John Richard Bell
The Circumstantial Enemy
Endeavour Press 2017
We all imagine that, when put to the test, we will end up on the right side of history, however we define it. Nowhere is that statement more true than in reference to World War II. But sometimes people end up on the wrong side for reasons outside their control—even on a side they don’t believe in. Such is the fate that confronts Tony Babic, the hero of John Richard Bell‘s debut novel, The Circumstantial Enemy (Endeavour Press, 2017) based on the true story of his father-in-law’s life during the war.
Tony, when we meet him, is a young pilot flying for the Croatian Air Force. His experience of causing one death and witnessing another—that of his commander—has left him eager to find a more peaceful way to exercise his talents. But his country, in an effort to escape both Serbian control and Nazi conquest, has chosen to ally with Germany in return for nominal independence as a puppet state. Tony has little choice but to fly for the Luftwaffe and is soon taking part in the Siege of Leningrad. Meanwhile, his best friend and the woman they both love (the daughter of Tony’s dead commander) become ever more deeply involved in a different epic battle: Josip Broz Tito’s campaign to unify all the Southern Slavic states under a single communist banner.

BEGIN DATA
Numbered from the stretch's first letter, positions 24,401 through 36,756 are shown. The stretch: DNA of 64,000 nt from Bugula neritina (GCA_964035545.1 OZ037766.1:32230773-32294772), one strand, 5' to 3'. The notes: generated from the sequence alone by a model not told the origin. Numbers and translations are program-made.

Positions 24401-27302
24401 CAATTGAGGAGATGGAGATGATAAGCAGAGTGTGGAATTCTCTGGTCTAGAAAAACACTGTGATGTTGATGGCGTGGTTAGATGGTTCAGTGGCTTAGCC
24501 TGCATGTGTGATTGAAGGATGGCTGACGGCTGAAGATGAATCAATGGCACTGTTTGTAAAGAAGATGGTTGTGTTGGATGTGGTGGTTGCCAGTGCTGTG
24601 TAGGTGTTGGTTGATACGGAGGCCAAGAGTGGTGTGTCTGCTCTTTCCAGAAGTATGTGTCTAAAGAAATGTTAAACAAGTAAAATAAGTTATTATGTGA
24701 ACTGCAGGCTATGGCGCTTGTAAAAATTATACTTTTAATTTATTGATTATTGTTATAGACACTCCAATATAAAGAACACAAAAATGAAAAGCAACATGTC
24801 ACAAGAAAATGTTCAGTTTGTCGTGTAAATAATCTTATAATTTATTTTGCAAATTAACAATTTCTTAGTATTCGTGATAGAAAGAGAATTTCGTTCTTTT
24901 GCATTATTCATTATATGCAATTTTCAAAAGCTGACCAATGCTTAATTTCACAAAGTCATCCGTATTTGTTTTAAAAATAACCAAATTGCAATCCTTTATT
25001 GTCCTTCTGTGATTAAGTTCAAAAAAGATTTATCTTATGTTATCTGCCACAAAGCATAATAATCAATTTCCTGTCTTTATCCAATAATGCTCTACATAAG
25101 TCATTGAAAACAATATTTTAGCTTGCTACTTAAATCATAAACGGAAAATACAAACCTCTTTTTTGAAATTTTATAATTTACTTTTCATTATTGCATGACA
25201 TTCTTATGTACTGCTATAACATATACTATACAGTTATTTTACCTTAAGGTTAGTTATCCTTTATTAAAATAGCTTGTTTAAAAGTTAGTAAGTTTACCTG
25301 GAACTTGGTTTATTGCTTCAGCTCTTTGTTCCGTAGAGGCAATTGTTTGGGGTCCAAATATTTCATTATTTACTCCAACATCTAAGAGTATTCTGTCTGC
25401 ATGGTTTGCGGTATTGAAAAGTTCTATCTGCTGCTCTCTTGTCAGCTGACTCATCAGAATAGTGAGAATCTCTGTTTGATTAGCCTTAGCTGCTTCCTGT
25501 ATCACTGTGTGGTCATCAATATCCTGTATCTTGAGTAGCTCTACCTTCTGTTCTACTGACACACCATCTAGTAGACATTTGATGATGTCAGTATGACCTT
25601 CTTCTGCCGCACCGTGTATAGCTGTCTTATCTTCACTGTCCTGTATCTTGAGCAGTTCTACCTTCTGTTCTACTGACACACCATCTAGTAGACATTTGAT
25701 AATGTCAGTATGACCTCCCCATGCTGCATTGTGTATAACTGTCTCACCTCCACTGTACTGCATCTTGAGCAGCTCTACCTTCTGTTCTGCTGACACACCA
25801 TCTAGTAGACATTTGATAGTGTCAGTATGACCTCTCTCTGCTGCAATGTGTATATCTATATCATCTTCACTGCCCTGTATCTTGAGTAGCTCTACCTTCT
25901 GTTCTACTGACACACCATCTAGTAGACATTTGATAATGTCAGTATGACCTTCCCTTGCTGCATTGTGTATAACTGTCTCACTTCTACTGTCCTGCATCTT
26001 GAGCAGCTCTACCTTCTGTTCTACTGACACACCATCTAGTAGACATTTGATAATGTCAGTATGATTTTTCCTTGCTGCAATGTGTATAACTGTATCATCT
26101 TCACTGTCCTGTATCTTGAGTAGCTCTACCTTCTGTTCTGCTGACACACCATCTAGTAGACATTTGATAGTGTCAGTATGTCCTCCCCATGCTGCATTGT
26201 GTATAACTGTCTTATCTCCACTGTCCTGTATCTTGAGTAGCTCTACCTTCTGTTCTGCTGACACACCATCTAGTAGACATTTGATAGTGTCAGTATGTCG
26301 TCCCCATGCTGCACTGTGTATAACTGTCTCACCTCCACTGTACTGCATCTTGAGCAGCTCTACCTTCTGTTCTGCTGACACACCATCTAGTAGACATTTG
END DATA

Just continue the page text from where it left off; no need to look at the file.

Tony eventually escapes his service to the Germans only to fall into the hands of the Americans. Soon he’s on his way to a POW camp in Illinois. But circumstances conspire to make him an enemy even there, not least in the eyes of the people he has left behind.
C. P. Lesley is the author of seven novels, including Legends of the Five Directions (The Golden Lynx, The Winged Horse, The Swan Princess, and The Vermilion Bird), a historical fiction series set in 1530s Russia, during the childhood of Ivan the Terrible. Find out more about her at http://www.cplesley.com.